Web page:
In The Workplace

I’ve been in this job for the past five years without the benefit of a salary increase or promotion. What’s wrong? Is it the system? The management style of my boss? Lack of opportunities from within? Or all of the above? Please share your insights. — Black Pearl.

What is missing from your story? How would you objectively assess your accomplishments compared to management expectations? You might deny that you’re part of the problem. Therefore, the first step in understanding your situation is to be your own critic.

Take a serious look at your own performance. No matter how you direct the responsibility to other people or to circumstance, you can’t escape the fact that this will go back to what you’ve done in the past five years.

First of all, you must convince your direct boss, higher-ups, colleagues and direct reports of your competence and consistent performance. The more the people who support you, the better for you should any objections to your advancement emerge. Don’t overlook this, even if your colleagues are potential competitors for promotion.

Avoid the temptation of being a bootlicker. It might help, but might not necessarily be best for the long term. There are many people in the hierarchy who possess authority that is beyond their official capacity in the organizational chart. Consider the following approaches:

One, understand the letter and spirit of management expectations. Review your job description including that shotgun provision that says — “other related tasks that may be assigned from time to time.” They may not be recurring but some bosses consider it the most important, even if such tasks make up less than 5% of the job.

Two, exceed management expectations with superior quality. There’s a difference between “meeting expectations” and “exceeding expectations.” Exceeding expectations can be done in many ways, like submitting a report two days before the agreed deadline, doing a job with less waste, and displaying pride in your workmanship.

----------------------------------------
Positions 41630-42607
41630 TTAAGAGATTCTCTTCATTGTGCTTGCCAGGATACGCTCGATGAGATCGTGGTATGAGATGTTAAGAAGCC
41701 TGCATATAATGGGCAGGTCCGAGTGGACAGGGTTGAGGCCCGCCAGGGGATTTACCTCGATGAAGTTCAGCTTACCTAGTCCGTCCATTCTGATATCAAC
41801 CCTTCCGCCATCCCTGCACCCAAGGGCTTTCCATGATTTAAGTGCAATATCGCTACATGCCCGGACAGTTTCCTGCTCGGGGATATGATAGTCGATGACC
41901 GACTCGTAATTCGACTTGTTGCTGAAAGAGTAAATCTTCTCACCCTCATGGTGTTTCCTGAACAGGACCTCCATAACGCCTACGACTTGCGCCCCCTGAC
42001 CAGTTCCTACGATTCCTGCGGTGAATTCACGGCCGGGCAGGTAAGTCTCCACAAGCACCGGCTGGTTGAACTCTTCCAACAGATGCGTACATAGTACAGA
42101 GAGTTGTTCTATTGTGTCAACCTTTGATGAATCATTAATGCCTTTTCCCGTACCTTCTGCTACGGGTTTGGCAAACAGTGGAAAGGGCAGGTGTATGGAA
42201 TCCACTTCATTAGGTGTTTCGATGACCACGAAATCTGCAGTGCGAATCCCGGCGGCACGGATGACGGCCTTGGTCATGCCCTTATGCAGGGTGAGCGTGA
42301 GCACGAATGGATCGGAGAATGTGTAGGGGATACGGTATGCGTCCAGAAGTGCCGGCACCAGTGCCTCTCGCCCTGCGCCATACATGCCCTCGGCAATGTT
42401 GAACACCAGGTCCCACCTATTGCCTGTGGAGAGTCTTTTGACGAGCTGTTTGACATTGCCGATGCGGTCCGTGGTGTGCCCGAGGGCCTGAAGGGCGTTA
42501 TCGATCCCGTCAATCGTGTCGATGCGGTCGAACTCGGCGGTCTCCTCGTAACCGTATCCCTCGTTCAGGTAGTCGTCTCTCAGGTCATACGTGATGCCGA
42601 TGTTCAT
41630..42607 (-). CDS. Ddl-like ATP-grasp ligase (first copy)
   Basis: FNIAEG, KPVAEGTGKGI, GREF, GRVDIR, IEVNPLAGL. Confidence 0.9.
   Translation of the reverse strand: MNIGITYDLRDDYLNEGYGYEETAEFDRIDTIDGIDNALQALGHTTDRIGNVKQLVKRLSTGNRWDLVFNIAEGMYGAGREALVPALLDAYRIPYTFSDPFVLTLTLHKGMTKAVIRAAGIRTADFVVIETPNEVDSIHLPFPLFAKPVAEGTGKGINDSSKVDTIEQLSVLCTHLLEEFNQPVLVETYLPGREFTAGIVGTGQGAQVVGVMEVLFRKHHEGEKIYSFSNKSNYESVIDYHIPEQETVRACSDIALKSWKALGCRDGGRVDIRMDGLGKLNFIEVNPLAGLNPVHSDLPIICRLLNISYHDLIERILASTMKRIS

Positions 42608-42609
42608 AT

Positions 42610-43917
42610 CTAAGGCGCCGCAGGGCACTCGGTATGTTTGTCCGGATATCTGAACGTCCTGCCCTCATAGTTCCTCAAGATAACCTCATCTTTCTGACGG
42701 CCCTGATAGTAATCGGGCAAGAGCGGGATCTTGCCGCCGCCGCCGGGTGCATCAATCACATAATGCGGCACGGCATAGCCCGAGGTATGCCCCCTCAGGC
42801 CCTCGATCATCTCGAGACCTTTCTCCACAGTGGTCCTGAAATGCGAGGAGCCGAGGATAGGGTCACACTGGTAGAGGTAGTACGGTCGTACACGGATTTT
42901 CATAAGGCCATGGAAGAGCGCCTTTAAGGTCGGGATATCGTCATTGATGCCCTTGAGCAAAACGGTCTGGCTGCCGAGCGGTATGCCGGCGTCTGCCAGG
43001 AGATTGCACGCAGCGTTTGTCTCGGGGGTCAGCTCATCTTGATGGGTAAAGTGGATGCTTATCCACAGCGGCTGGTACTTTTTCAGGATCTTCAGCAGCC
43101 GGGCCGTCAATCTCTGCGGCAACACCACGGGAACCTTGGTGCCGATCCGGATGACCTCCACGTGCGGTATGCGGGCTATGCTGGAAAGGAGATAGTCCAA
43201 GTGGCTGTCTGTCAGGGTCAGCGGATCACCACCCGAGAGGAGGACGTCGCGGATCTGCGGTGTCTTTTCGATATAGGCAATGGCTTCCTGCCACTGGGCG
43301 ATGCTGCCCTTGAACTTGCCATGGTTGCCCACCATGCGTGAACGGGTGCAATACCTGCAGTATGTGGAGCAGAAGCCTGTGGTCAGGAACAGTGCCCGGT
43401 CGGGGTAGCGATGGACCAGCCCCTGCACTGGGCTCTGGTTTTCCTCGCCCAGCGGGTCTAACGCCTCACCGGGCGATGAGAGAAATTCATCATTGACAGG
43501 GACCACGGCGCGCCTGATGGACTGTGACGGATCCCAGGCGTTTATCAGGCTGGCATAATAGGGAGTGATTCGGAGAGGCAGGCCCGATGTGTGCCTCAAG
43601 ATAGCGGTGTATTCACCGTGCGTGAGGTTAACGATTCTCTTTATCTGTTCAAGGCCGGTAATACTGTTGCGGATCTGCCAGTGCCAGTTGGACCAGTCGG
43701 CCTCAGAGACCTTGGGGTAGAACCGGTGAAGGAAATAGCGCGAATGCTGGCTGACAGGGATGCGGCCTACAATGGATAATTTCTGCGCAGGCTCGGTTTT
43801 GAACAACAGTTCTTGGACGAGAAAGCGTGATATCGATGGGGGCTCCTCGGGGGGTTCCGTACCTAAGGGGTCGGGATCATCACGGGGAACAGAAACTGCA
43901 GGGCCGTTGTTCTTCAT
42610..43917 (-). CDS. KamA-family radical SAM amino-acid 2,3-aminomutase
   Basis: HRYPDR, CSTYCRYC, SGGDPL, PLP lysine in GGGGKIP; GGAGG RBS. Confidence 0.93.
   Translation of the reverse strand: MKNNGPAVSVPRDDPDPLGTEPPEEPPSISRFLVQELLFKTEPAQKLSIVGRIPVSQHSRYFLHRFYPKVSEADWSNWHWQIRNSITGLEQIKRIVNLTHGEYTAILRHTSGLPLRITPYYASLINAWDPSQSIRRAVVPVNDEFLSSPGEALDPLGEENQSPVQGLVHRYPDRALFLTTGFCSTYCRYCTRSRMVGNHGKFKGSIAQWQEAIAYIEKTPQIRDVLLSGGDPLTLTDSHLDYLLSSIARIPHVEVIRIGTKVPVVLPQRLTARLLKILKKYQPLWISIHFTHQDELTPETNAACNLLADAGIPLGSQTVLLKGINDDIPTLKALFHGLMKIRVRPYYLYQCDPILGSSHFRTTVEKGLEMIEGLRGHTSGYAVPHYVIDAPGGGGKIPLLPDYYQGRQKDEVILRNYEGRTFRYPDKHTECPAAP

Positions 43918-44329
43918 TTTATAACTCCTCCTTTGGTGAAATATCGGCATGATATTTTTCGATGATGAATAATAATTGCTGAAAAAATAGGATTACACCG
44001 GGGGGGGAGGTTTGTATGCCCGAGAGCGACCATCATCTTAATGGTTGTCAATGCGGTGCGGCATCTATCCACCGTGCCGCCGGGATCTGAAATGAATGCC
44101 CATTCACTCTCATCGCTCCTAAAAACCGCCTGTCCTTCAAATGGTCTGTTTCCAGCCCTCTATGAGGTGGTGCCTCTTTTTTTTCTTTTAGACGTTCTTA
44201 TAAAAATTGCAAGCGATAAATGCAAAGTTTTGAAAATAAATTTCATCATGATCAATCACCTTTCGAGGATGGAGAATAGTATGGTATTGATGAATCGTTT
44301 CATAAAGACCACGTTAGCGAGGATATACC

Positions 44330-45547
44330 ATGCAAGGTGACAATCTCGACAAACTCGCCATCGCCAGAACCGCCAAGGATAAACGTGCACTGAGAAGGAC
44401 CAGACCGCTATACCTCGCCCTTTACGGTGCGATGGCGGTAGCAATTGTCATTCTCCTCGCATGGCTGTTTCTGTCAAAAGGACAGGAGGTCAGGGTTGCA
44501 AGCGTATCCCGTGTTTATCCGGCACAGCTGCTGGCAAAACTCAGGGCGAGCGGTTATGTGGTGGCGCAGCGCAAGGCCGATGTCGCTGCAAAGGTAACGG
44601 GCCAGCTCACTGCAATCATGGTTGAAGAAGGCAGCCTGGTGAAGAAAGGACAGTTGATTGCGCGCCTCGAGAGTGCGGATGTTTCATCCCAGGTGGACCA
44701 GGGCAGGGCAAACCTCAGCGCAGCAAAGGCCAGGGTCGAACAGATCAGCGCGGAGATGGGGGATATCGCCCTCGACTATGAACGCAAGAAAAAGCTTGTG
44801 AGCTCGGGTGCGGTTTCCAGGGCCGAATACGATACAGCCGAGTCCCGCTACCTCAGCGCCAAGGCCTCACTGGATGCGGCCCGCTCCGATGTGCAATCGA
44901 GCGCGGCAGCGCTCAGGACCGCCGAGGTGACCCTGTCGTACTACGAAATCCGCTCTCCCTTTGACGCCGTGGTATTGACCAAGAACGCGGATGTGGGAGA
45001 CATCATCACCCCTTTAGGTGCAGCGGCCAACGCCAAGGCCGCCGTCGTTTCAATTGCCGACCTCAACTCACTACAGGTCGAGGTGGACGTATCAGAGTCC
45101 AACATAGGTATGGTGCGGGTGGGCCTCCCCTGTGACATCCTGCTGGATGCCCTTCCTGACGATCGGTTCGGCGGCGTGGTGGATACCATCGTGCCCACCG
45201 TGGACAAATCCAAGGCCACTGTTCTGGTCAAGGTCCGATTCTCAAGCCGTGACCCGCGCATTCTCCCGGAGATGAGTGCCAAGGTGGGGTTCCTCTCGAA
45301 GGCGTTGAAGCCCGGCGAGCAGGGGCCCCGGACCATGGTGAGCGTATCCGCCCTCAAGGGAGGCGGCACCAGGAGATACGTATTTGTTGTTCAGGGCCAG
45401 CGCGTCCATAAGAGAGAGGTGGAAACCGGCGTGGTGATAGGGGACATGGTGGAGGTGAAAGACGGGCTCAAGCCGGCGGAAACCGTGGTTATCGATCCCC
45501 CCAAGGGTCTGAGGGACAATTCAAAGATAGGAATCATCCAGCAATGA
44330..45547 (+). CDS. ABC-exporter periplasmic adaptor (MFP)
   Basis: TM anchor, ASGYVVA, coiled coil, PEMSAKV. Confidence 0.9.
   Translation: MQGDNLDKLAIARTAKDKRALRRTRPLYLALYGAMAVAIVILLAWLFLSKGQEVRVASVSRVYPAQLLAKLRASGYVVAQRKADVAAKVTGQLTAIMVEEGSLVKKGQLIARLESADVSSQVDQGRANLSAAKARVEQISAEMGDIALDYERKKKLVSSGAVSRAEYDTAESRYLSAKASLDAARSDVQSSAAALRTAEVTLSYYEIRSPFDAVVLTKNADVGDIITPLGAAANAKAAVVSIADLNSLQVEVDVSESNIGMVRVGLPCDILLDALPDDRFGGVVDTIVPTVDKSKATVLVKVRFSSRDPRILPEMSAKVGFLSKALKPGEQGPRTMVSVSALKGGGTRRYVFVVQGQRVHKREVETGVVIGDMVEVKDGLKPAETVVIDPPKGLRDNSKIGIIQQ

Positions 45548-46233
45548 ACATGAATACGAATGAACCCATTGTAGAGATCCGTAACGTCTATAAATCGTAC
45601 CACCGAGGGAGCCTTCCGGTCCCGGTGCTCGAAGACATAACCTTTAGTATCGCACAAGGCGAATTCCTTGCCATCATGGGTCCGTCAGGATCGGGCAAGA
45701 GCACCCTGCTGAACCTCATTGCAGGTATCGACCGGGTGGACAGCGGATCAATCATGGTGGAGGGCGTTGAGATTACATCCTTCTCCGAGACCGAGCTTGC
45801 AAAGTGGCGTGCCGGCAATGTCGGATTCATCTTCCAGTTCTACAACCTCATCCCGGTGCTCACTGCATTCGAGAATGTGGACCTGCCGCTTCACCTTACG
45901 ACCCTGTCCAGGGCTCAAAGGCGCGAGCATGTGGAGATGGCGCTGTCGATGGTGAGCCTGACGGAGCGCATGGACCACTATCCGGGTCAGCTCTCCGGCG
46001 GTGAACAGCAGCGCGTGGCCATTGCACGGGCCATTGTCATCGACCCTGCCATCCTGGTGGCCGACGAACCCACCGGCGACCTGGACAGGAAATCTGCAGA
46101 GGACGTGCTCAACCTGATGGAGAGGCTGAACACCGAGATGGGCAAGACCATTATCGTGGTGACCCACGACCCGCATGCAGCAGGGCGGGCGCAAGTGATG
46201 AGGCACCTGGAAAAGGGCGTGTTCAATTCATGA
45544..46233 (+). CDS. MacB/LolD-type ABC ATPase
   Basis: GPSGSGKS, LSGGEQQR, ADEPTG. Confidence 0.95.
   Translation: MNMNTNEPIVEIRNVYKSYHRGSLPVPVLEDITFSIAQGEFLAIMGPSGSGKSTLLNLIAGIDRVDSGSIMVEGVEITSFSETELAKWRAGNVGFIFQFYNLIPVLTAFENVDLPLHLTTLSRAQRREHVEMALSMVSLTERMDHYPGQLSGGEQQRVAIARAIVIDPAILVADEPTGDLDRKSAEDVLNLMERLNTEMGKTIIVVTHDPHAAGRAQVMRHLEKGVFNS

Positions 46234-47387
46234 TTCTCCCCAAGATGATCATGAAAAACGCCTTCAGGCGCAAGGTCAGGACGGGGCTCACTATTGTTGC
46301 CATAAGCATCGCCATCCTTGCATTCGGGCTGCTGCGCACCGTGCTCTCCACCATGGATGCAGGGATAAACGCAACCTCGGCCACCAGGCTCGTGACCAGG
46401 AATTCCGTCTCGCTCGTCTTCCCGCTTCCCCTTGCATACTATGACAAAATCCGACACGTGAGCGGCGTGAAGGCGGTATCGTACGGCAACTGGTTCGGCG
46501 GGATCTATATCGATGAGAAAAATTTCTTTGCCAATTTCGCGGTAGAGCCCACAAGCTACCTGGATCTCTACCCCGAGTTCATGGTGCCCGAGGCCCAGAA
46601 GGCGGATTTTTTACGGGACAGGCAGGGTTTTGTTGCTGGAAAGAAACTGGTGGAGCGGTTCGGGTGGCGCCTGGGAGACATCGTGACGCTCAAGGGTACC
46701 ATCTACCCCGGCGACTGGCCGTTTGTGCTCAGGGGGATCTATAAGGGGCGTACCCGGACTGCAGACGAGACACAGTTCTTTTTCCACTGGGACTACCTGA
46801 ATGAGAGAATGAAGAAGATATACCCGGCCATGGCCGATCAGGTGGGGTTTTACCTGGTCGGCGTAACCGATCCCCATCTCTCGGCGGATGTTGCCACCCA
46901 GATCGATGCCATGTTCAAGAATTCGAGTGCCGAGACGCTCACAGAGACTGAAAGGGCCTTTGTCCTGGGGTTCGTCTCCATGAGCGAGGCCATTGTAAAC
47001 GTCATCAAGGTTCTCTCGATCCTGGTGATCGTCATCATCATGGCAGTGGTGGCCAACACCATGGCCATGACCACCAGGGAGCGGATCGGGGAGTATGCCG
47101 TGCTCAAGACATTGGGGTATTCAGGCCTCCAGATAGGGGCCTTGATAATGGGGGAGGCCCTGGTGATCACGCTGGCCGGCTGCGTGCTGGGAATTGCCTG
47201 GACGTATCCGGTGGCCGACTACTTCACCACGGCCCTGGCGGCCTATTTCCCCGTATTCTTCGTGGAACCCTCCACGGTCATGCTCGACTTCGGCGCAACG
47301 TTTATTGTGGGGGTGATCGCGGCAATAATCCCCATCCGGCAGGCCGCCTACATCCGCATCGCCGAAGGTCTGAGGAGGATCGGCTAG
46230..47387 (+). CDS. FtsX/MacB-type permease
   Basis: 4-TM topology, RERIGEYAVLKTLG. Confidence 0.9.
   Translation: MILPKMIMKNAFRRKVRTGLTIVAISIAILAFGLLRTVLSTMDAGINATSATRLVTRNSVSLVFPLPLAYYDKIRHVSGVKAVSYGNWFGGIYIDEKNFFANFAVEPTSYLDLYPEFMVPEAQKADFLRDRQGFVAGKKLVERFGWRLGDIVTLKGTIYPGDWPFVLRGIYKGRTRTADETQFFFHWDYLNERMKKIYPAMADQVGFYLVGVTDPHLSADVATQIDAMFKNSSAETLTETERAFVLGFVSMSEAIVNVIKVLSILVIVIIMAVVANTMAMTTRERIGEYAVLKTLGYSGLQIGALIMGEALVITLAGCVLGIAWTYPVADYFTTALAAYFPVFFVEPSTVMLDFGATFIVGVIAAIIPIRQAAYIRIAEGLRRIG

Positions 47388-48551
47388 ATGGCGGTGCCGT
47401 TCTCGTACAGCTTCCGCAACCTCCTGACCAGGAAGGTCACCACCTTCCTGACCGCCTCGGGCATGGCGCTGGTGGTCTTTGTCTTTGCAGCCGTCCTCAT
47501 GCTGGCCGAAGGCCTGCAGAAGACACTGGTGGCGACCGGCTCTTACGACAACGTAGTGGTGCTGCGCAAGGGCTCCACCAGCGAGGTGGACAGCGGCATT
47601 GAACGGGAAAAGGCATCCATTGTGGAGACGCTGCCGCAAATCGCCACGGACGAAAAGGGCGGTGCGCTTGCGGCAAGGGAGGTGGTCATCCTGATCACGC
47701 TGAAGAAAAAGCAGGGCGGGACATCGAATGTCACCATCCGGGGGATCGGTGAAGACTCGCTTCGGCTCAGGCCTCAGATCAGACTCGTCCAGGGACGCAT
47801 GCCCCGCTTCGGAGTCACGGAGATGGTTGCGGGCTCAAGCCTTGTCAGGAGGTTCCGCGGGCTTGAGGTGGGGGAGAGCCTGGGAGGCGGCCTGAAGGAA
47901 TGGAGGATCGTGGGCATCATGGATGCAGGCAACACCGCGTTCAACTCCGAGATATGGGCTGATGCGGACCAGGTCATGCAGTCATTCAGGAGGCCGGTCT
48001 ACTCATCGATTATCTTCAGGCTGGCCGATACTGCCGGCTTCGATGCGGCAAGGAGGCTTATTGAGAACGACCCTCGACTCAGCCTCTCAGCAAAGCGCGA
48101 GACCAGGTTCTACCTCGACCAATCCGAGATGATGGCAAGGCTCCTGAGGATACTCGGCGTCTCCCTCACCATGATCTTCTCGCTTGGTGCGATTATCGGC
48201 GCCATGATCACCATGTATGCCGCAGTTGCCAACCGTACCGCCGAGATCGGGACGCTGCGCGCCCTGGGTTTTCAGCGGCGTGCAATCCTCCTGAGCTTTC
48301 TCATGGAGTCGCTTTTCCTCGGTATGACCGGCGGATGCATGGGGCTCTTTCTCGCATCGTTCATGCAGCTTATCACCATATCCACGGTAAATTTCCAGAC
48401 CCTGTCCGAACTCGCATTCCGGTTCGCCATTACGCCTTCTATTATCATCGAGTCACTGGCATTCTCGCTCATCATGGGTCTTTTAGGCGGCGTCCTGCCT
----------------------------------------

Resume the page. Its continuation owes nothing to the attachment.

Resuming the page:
Three, solicit regular feedback on your work performance. Don’t wait for the annual performance appraisal. That might be too late. Besides, some bosses withhold criticism to avoid ruining relationships. On the other hand, others are excessively eager to give criticism. Whatever you do, don’t create a situation that makes your boss uncomfortable.

Four, anticipate work problems and solve them right away. Keep your boss informed right away, either before or after the resolution, depending on the gravity of the issue. No boss in their right mind would object to a reasonable problem-solving effort. What is objectionable is when a boss is surprised and the news comes from a third party. That makes you and your boss look bad.

Five, volunteer for the most difficult and unwanted projects. Initiative is the key. You will gain credibility every time you step forward to get the burden off your boss and colleagues. It’s a pathway to becoming a superstar without trampling on others.

Six, accept full or partial responsibility when things go wrong. Don’t blame other people, lack of resources or even superficial management support. Admitting error is courageous and professional act. What’s important is to assure that you will not commit the same mistake again.

Last, be generous in sharing the credit with your team. This can spell the difference between a short-term accomplishment and developing long-term relationships. Once you’ve identified the individuals to be credited with the project’s success, offer a personal note or a formal commendation to colleagues who helped you.

Above all else, communicate with people from all walks of corporate life. Even if you need only a little help from your colleagues, it’s always a good idea to share the accolades with them. Getting the job done requires going well beyond your competence and performance. In many situations, you may find yourself having to work around difficult people who slow you down.

When you meet such people, always offer the hand of friendship, but not to the point of perpetually kowtowing to them. If the situation proves hard to resolve, try getting a third party to apply pressure. Put the burden on obstructionist colleagues if they fail to act or drag their feet. Document things and let them know who will be held responsible.


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